I read a post yesterday about one of my Gather friends and her experience at a doctor’s office which had Fox News playing in the waiting room (Hart, 2010) Now when I lived in the States I was known to leave such waiting rooms if they insisted on airing such polarizing (not to mention non-factual) material in a communal lobby. To me it says a lot about the character of those in charge if they are willing to broadcast such material, and I have no desire to be associated with their character. The one power that I could exercise consistently was my power to leave the location. I did not listen to Fox much at all: but I had coworkers who did and was able to observe the effect on them. It was like the slow effect of erosion: even though they recognized the distortion in the reporting (some called it “entertainment”) such lies and evil can eventually work their way into the most steadfast of hearts.
Fox News was one of the reasons that I was glad to come back to Canada, where we have fewer such intrusions in our lives. Most of those I speak to who had experienced Fox network in the States thought it was laughable. Much of the current polarization and partisanship that can be seen in American politics can be traced to the stories and hype generated or propagated by Fox News and its ilk. Although we have our own version of such polarity in Canada, I had hoped we were free from the extremes I saw down south. That was until recently.
This came to my attention when I was bouncing about the Internet, and I discovered a note about one of my favourite authors, Margaret Atwood. She has actively stood up against the move of a new Fox-style station in Canada, which she claims is being pushed by the head of our government system. “Prime Minister Harper… His plan is to create a ‘Fox News North’ to mimic the kind of hate-filled propaganda with which Fox News has poisoned U.S. politics. The channel will be run by Harper’s former top aide…” (Globe and Mail: Sept 1, 2010) Much though I believe in freedom of speech and the press, I would have to disagree with the P.M. using his position to push through a favoured position for this network. I had my doubts, but Ms. Atwood has the kid of character I do believe. Unlike Mr. Harper.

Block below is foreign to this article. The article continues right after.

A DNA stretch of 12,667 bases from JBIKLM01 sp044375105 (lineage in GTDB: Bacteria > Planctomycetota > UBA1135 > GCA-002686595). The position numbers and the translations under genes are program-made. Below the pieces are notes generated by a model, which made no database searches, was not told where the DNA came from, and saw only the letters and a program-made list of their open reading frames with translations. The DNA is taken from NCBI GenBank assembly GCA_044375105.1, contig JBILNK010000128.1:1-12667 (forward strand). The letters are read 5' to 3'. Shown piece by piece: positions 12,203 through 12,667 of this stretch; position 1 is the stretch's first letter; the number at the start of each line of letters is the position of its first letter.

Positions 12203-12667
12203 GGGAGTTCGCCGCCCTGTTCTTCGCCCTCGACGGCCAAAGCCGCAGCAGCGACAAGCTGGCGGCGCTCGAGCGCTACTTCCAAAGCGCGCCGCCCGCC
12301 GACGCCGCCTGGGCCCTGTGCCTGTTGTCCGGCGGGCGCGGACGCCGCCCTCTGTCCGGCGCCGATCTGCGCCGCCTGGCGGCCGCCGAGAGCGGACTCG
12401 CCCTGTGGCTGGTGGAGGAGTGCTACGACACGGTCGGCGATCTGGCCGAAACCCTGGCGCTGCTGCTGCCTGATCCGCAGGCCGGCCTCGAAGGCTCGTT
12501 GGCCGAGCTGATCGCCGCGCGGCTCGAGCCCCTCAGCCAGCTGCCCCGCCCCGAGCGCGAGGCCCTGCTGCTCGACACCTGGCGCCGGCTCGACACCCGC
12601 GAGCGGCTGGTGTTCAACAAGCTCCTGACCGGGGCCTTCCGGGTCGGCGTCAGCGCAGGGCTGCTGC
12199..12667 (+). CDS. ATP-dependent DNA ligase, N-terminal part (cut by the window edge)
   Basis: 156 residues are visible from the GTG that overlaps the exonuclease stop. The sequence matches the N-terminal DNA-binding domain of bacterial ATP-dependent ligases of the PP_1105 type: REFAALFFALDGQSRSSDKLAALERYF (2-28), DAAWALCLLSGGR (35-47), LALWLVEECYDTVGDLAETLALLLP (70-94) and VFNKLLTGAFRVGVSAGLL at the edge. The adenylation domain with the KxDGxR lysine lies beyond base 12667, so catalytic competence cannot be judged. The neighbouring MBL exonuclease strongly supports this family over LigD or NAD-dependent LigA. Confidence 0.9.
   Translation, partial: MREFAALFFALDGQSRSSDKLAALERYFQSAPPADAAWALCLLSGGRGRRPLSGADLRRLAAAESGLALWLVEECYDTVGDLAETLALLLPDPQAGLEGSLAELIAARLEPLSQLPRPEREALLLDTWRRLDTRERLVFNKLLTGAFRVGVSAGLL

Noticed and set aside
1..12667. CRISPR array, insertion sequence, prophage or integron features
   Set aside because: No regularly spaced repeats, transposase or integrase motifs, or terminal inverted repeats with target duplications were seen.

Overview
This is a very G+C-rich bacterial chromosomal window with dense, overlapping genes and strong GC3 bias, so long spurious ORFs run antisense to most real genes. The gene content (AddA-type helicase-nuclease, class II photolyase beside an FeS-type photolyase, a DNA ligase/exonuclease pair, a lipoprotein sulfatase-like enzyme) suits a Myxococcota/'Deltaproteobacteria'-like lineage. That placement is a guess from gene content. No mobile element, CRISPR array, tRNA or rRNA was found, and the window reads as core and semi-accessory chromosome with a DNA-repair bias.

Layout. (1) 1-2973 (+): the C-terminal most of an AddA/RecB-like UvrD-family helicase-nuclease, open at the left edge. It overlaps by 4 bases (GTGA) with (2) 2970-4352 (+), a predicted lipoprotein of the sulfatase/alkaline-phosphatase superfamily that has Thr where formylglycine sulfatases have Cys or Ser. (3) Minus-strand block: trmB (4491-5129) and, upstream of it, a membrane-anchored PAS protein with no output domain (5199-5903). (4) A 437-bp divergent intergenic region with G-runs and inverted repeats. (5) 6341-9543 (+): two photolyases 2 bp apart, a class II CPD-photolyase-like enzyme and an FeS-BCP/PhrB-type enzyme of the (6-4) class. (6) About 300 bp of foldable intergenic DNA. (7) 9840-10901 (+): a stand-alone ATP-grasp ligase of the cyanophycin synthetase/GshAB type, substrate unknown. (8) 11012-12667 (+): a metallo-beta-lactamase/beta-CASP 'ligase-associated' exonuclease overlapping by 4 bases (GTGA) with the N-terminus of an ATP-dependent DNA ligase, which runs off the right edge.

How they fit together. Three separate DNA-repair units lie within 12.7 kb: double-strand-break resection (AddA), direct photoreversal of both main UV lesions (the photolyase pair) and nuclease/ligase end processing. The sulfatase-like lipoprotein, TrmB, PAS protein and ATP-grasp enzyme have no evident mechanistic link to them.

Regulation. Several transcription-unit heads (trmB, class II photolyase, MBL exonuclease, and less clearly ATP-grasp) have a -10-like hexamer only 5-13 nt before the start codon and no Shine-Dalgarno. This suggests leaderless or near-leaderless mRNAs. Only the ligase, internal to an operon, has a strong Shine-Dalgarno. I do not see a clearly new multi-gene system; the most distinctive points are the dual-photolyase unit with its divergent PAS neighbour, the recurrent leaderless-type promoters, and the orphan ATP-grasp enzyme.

And apparently it is true. The new network is to be called “Sun TV” (thought it is commonly referred to as “Fox News North”). It has been pushed forward by people who were once among Mr. Harper’s top media staff (although some have resigned in the last few weeks: CanadaEast, 2010). There is quite a bit of controversy (Canadian Journalism Project, 2010) surrounding decisions being made, and it takes a bit of effort to wade through the disinformation. So it seems that the “Fox News Effect” is already touching our once news-placid country. As I started to explore more about the subject, I even discovered that my union (OPSEU) has come out against it. (OPSEU, 2010).
When I first heard that the CRTC (The Canadian Radio-television and Telecommunications Commission) had rejected the bid for a license, I wondered at the legality of the rejection. That is, until I dug a little deeper. It was not a complete rejection (in fact, not a real rejection at all): just rejection of a special class of station that is currently rare to grant. The owners of the network had claimed, in the application, that they were trying to introduce “an Information & Analysis channel, a completely new genre in Canada” (Globe and Mail, 2010) and that they therefore need “preferred status”: Category 1 in our network system. These are special channels that are required to be included by cable carriers and which are protected with regards to format because they are “unique”. Instead, the CRTC is telling the owners that Sun TV will be just like other news stations, in spite of their high opinions of themselves. They will have to compete for funding and positions on cable systems across the country. Considering that the those who own and promote the station, including Mr. Harper, are such staunch advocates of a “free market economy”, I think this is perfectly appropriate. They will sink or swim with popular tides.
Lastly, however, I remind my readers that we need to be vigilant in the war against such greed, propaganda, and disinformation. We have enough of it on our soil without this kind of so-called journalism. Until just the last few days (or even hours: Hollywood Reporter, 2010), it appeared that the backers of Sun TV were going to try again for a preferred status on the airwaves. We might be safe for the moment, but we should be wary. In a democracy, opinion counts: if it is heard. At the minimum sign an on-line petition asking to keep things as they are: it appears that in this case the petition actually did what it was intended to do (MarketingMag.com, 2010) and there is an investigation into falsified names being added by some who wanted to discredit the process (DigitalJournal.com, 2010). Write to the CRTC; write to your MP. Let them know your disgust with anything like Fox News. Such programming will probably eventually reach into our Canadian system, but in a free market we can put it exactly where it deserves to go.
This post was originally published on Gather.com, and is reproduced here (primarily to try to keep my writing in one spot).